“Do not do a startup,” they said. “Run a team within my fund. You can hire whoever you want and we’ll give you whatever you need. It’s the smart move.” Why would anyone want to start a company? For money? Seems like an unlikely way to get rich. For fun? Seems like you need to deal with an endless parade of annoying tasks, from legal to logistics to facilities to finance. Better to curl up inside a cozy mothership.
I went to Mark Cuban’s high school, but kid Nancy was not an enterprising go-getter who went door to door selling powdered milk; I was a bookworm hauling stacks back and forth from the library, making robots at nerd camp. Only when I stopped wanting to be a physicist did my path diverge from the ivory tower. Unlike entrepreneurship, in academia everything takes forever, there’s no feedback for a long time, you work in isolation if you like, and you don’t need to worry about anything outside your field. That sounded awesome to 17 year old Nancy because why not skip the unsavory, avoid the unlearned masses, and focus on what’s important, i.e. math and physics? But academia sucks. Sorry, PhD friends and Dad: although it sounded cool to be building a laser for a superconductor, I hated lab because nothing ever happened.
Startups don’t have that problem. In contrast, a main problem is deciding what to work on because there’s constant chaos. On top of that, you get emotional whiplash because one week your launch site is abysmally far from the first page of search results and the next week people are imploring you to let them email you their source code.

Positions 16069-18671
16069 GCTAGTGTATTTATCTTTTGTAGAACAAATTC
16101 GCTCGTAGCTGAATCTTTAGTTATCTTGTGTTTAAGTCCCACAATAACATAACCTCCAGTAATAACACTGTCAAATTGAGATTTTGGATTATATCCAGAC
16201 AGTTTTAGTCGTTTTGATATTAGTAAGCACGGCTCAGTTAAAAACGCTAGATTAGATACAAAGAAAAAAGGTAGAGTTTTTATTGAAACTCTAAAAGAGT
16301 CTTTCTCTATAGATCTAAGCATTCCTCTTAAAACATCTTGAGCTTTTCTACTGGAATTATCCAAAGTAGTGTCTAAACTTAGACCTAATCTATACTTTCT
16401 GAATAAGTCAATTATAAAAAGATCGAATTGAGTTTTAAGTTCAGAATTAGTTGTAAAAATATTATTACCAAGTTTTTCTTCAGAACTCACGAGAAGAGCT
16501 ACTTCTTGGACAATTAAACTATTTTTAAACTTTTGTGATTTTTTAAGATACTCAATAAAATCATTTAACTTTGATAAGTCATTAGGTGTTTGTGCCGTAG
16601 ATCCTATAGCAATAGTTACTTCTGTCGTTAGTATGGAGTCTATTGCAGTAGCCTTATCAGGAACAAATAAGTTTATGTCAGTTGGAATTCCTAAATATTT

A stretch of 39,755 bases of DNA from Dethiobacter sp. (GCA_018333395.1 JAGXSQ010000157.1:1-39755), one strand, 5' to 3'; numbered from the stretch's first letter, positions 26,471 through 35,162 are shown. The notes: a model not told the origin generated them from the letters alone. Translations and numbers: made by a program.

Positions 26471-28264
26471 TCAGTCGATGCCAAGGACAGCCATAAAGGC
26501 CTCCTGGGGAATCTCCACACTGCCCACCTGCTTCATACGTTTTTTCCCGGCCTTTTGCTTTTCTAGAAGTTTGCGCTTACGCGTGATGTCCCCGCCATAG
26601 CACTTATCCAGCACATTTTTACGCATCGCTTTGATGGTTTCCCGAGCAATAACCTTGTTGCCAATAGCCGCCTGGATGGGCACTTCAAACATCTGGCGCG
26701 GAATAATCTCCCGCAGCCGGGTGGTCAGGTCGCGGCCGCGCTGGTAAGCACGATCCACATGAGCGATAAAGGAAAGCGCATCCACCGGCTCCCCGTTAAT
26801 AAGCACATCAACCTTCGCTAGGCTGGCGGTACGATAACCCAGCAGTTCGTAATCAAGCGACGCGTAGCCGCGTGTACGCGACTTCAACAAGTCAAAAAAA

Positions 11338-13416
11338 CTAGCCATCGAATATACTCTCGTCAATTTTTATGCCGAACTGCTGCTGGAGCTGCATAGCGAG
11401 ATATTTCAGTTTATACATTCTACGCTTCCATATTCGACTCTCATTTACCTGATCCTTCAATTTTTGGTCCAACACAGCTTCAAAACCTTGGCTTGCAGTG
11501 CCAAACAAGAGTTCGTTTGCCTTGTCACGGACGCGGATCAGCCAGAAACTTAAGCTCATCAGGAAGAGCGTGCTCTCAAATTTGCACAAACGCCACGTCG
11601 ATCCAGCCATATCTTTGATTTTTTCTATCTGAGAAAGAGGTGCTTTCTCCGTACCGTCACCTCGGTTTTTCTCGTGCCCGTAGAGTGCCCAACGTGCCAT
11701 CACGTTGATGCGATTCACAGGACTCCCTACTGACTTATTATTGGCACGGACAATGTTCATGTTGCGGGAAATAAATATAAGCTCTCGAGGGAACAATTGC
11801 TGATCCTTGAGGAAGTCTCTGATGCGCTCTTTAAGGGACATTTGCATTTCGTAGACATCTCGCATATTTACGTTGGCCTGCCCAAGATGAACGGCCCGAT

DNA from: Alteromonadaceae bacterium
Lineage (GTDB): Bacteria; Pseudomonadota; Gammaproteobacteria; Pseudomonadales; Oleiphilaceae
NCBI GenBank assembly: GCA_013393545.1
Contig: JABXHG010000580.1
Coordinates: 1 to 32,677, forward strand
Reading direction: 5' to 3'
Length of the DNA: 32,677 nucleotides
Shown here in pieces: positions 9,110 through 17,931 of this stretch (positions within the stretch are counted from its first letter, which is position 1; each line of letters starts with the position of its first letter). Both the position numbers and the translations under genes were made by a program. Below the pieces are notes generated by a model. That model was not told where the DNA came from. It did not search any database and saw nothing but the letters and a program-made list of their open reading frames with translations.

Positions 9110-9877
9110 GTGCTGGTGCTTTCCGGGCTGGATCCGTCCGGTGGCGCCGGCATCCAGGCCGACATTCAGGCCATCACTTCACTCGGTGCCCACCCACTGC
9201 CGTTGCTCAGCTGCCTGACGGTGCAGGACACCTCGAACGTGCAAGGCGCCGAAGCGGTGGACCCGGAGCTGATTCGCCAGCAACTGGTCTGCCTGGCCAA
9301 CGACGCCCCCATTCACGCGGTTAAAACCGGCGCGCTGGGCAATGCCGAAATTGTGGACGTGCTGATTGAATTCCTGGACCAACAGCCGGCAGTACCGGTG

You can’t avoid any unappetizing arena when starting a company- startups eat pain. As Kevin described, “You are eating the huge shit sandwich that no one else wants to eat.” I am surprised to have volunteered for that, but that’s what Apptimize is- addressing a big, unmet need.
I decided to start a company when I realized people are crucial. I want to work with exactly the people I want to work with, and the best way to do this is to found a team. Everyone says the team is important, but, despite the pyramids and the Manhattan project, it took years to see why humans are social animals.
A smart kid, it was unquestionably more efficient for me to do everything alone than to involve others. During class, I would read the textbook and do the homework while everyone else did who knows what. I wished for clones or a time turner, but enlisting my peers rarely seemed useful. Short term, if you’re smart it’s easier to get good yourself than figuring out how to leverage others. This is great for the first few decades of life when there’s no emphasis on hard problems, but it doesn’t scale when you want to work on something bigger than homework (how sad that none expect a child to do anything cool).